This summer, Stephen A. Smith of ESPN reported that LeBron James would seriously consider joining the New York Knickerbockers after the 2014-15 season. For this to happen, the Knicks would need several things to go their way, including James to opt-in to his player option after the 2013-14 season. But today, I'm not talking about whether James will sign with the Knicks. But rather, I'm here to explain why the Miami Heat's No. Six should come play for the Knicks -- and what would happen if he did.
Let's start with what LeBron has already done at Madison Square Garden. On basketball's biggest stage, in the most famous arena in the world, James has handled the Broadway lights masterfully. In 15 performances in Manhattan, James has averaged 29.5 PPG, which is the third highest average in the past 45 years (in a minimum of 10 games).
He ranks only behind the unparalleled Michael "Air" Jordan (31.8) and Kobe Bryant (30.7). Now determining the greatest of these three legends is a debate that often gets NBA fans extremely emotional and testy, but I think we can all concur that a 28-year old James is far more valuable today than a nearly 35-year old Kobe or a 50-year old Michael Jordan.
In addition, James maintains the title as the only active player to have two 50-point games at the Garden.
This scoring ability certainly illustrates why Knicks fans in particular would want the King to move to orange and blue, but what incentive does he have to come to New York other than a few great scoring shows at an arena?
One word... legacy.
Even if he does not consistently say it, James wants to be remembered as the greatest athlete to ever play his sport. Just as Wayne Gretzky, Cassius Clay, and Babe Ruth wanted. This desire is not a selfish one, but a natural one. Athletes most closely resemble the superheroes that we all want to be on the inside. The great ones have extraordinary bodies, remain focused in the clutch, and respond well in the face of fame. If LeBron signs with the Knicks, it will be he, not Dwight Howard or Shaquille O'Neal, who will be the world's superman.
When James "decided to take [his] talents to South Beach," the Heat instantly became one of the most valuable and popular franchises in the National Basketball Association and on Earth. This is the impact that James had when he signed with Miami in 2010. If this is the effect he had on Heat, can you imagine what would happen if he brought his talents to the biggest stage of all, New York?
Just to give you a sense, the 2010 census recorded the population of Miami at approximately 400,000. New York over 8.1 million. Further, most agree that Miami's cultural significance for the rest of the world is nearly non-existent, while New York is the center of time, the center of the world, and yes, the center of basketball.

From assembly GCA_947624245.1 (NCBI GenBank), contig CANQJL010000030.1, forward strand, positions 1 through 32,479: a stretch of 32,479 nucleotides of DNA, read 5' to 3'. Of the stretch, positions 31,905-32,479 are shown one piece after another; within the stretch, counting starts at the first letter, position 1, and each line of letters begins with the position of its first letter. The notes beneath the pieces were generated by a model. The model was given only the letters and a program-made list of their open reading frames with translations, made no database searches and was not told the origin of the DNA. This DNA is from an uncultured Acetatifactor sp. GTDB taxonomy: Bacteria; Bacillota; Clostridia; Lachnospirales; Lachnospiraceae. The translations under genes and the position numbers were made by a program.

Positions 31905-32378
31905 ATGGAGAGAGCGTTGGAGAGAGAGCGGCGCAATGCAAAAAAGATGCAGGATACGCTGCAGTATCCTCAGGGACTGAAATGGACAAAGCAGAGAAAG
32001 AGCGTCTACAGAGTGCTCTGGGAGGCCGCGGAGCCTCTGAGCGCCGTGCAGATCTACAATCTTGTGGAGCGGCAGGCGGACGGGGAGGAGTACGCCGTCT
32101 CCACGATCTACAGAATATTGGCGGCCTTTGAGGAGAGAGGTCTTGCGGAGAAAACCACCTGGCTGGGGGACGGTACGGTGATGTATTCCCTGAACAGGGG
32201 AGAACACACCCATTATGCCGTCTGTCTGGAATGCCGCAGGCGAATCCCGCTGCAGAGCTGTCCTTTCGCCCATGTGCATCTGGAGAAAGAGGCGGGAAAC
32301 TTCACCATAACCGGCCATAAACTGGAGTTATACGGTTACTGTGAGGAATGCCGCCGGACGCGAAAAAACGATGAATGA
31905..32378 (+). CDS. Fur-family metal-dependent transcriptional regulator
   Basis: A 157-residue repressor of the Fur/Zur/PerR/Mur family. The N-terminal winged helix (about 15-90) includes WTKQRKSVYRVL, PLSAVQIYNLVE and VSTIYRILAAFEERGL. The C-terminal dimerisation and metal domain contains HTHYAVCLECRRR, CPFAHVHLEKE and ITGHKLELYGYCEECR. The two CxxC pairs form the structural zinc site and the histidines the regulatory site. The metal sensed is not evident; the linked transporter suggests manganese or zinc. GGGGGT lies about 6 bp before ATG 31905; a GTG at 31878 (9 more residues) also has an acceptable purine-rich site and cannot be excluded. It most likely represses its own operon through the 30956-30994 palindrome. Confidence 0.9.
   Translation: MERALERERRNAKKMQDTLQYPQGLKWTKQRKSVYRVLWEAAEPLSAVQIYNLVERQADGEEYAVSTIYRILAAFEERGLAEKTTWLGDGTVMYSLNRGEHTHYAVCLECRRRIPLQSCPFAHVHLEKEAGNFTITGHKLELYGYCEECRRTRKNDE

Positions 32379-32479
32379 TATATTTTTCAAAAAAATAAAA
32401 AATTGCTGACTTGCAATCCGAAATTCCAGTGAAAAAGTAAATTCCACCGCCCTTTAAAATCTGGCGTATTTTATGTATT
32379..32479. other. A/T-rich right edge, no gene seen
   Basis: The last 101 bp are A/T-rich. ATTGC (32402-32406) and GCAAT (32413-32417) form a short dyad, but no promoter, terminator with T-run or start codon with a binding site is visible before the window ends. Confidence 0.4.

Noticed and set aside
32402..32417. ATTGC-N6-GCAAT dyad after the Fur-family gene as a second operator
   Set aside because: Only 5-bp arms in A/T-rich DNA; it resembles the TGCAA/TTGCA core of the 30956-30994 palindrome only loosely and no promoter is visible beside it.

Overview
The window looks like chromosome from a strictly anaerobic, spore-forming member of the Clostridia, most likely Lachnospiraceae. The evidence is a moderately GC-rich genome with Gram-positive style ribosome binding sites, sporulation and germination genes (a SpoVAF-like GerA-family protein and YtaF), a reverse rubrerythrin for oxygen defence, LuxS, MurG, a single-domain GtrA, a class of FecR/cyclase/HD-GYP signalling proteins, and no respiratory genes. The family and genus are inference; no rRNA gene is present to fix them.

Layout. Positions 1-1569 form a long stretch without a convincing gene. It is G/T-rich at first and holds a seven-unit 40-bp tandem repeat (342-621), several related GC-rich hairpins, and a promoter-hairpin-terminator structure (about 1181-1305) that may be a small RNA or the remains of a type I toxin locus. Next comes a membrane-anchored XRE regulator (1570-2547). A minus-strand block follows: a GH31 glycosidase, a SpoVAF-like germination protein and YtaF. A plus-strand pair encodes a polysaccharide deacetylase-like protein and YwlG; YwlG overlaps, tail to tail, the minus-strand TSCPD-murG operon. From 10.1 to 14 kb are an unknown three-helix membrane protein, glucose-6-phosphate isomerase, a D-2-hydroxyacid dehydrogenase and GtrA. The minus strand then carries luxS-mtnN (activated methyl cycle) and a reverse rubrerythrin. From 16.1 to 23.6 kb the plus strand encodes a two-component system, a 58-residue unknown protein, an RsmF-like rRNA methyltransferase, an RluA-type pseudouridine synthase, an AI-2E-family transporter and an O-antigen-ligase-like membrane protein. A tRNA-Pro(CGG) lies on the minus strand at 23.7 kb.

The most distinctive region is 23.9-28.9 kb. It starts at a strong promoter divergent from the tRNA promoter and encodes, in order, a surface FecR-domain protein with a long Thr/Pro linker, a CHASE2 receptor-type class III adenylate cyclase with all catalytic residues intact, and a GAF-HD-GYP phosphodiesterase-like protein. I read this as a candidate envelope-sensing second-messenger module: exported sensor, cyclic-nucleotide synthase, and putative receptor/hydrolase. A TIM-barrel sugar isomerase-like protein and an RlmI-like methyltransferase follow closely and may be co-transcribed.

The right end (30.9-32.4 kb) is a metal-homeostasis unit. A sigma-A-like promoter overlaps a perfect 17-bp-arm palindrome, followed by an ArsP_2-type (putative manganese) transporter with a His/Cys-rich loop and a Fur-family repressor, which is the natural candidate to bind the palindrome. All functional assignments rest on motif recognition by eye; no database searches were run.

Not even factoring in culture, James's becoming a Knick could have an impact many times greater than when he signed with Miami.
If James put his pen on a New York Knicks contract, you can forget the Heat... you can forget the Lakers... you can forget the Celtics... you can forget Kobe Bryant... you can forget Miguel Cabrera... you can forget Tiger Woods... you can forget Sidney Crosby... you can forget Tom Brady... you can forget Floyd Mayweather... you can forget every other athlete in the world other than Christiano Ronaldo, and Lionel Messi.
If this happens, LeBron James, one of the greatest players to ever play the game of basketball, if not the greatest, will be forever married to the greatest, the most famous, the most glamorous city in the solar system and beyond.
Jersey sales would rise through the roof. A ticket to the Garden would cost two arms (it already costs one). Sponsors would line up outside the James household. And all this before even stepping on the court.
If he can succeed in New York, if he can handle the fame with poise and focus on bringing a long-desired title to New York, he will be remembered as the greatest basketball player in history.
The last time someone of LeBron's stardom and ability landed in New York, it was a man by the name of Alex Rodriguez. His time in a Yankee uniform has brought about personal life scandals, locker room problems, steroid accusations, boos from the fans, and post season struggles. Rodriguez has earned a ring with Yankees, but the 2009 Yankees were not his team, they were Derek Jeter's team. A-Rod played a significant part and performed throughout the year, but he was a piece, not the piece of the puzzle that made that team click.
LeBron James has the opportunity to break the streak of a Knicks team that has been deprived of a championship for over 40 years. If he can bring New York to that point of greatness, the Knicks value and influence would approach that of the Dallas Cowboys, New York Yankees, and Manchester United.
The King, only with the Knicks, only with New York, could rise to the top... Where on his throne, he would rule the world.